A great rule for flipping a house is the 70 percent rule; a house can be flipped if it can be bought for 70 percent of the repaired value minus the repair costs. For example, a house is worth $150,000 after it is repaired and needs $20,000 in work. The house could be bought for $85,000 according to the 70 percent rule and still make a good profit. $150,000 x .7.  – $20,000 = $85,000.

The reason a house has to be bought so cheap to make a profit is because of the costs involved in flipping.

  • Financing costs: I have a great local lender who lends me 75 percent of the purchase price at a 5.25 percent interest rate and I have to pay a one percent origination fee. This is extremely cheap financing for flips. Hard money lenders will charge three times this amount. Financing costs can be four to ten percent of the selling price.
    Here is an article with much more information on financing fix and flips.
  • Buying costs: When you buy a flip you will have to pay closing costs, inspection costs and possibly loan costs. This can add up to be two or three percent of the purchase price.
  • Carrying costs: When you own a house you have to pay for insurance, utilities, HOA, yard maintenance and more that could add up to be thousands of dollars.
  • Selling costs: When you sell a house you have to pay a Realtor if you want top dollar, you may have to pay closing costs for the buyer, you also have closing fees, recording fees and title insurance. These costs can easily be ten percent of the selling cost.

All of these costs can add up to $15,000, $20,000 or more on a relatively low priced fix and flip. As you can see, the repairs are not the only costs you have to worry about when flipping a house.

house

What Do You Repair on a Fix and Flip?

When I flip a house I am usually dealing with lower end properties. I tend to make more money on them, because I can find more deals and the repairs cost less. I have 9 flips right now and they all have after repaired values of $225,000 or less.

When I repair a flip I always fix any major problems so that an owner occupant can get a loan. I fix or replace the plumbing, electrical, heating, roofing, foundations, etc. I also always paint the interior, add stainless steel appliances, put in new lights and hardware and new floor coverings. I make many other repairs depending on what a house needs: kitchens, baths, windows, doors, etc.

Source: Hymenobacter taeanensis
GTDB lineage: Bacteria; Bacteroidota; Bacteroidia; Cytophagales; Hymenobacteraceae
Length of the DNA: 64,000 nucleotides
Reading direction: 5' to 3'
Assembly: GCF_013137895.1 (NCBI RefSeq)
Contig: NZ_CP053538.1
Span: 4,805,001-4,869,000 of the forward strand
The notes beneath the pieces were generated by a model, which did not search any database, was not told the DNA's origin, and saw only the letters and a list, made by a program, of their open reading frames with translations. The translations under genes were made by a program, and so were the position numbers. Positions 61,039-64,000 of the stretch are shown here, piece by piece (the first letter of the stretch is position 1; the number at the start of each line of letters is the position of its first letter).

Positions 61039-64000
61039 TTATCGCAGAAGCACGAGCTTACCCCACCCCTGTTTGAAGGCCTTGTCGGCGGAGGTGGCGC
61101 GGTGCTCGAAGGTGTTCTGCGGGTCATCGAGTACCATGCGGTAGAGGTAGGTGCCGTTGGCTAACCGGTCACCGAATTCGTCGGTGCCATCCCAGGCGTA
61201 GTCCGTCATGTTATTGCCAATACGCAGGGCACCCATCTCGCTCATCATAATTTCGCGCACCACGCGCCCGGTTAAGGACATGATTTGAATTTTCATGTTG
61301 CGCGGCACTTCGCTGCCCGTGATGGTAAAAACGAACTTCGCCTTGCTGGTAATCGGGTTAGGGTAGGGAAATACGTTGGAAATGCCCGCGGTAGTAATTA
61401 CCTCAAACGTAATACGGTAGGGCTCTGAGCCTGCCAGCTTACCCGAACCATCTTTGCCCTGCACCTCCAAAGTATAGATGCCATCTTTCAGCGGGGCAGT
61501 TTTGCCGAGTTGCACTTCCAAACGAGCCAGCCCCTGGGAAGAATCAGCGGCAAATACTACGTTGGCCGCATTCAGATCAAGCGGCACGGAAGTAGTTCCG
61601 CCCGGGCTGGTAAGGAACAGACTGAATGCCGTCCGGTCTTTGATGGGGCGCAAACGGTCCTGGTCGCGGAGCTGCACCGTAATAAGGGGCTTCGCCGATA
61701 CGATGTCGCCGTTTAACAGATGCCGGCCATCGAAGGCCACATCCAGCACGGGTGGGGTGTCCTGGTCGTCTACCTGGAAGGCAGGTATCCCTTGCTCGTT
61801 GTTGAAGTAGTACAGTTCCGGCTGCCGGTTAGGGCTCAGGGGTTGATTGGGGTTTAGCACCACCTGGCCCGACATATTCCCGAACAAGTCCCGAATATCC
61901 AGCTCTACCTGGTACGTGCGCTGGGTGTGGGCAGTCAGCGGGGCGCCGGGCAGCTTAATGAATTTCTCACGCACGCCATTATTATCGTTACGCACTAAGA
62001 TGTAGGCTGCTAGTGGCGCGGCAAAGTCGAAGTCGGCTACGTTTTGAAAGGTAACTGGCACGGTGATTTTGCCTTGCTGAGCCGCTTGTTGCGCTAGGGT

I usually spend anywhere from $15,000 to $25,000 repairing a home. Whenever I consider a new flipper, I get a bid from a contractor and assume I will find $5,000 more in repairs before the project is complete. Things always cost more or we uncover something we did not see when the bid was done.

If you are a beginner I would get multiple bids from contractors before you buy a flip. I would also start looking for contractors well before you buy a flip because that can be one of the most difficult parts of the process. Always expect to pay more than the bid actually is and expect the work to take about twice as long as the contractor says it will. This happens because the contractor will find things that you or he did not know about, not necessarily because the contractor is dishonest.

How to Sell a Flip For the Most Money

Finding a fix flip, calculating the repairs, and figuring out the carrying costs is all part of fixing and flipping homes. You also have to sell a flip, which takes a great real estate agent, great pricing and good marketing. Many people want to save money by selling a house themselves, but if you aren’t an agent it usually costs you more money than you save.

Under pricing or overpricing a home can cost you more than the commission you think you are saving. An overpriced home usually sells for less than it would have if it was priced right to begin with. Houses that are on the market for a long period becomes stigmatized and people wonder what is wrong with them. Houses that are underpriced will get multiple offers right away and some buyers will raise their offer. In the end it is unlikely that a raised offer is as high as an offer would have been if the house was priced right.

Don’t try to overprice your home to make up for the unexpected costs you incurred, the market doesn’t care how badly you miscalculated. The longer you hold a property the less money you will make. Holding out for a higher price may cost you any profit you have left.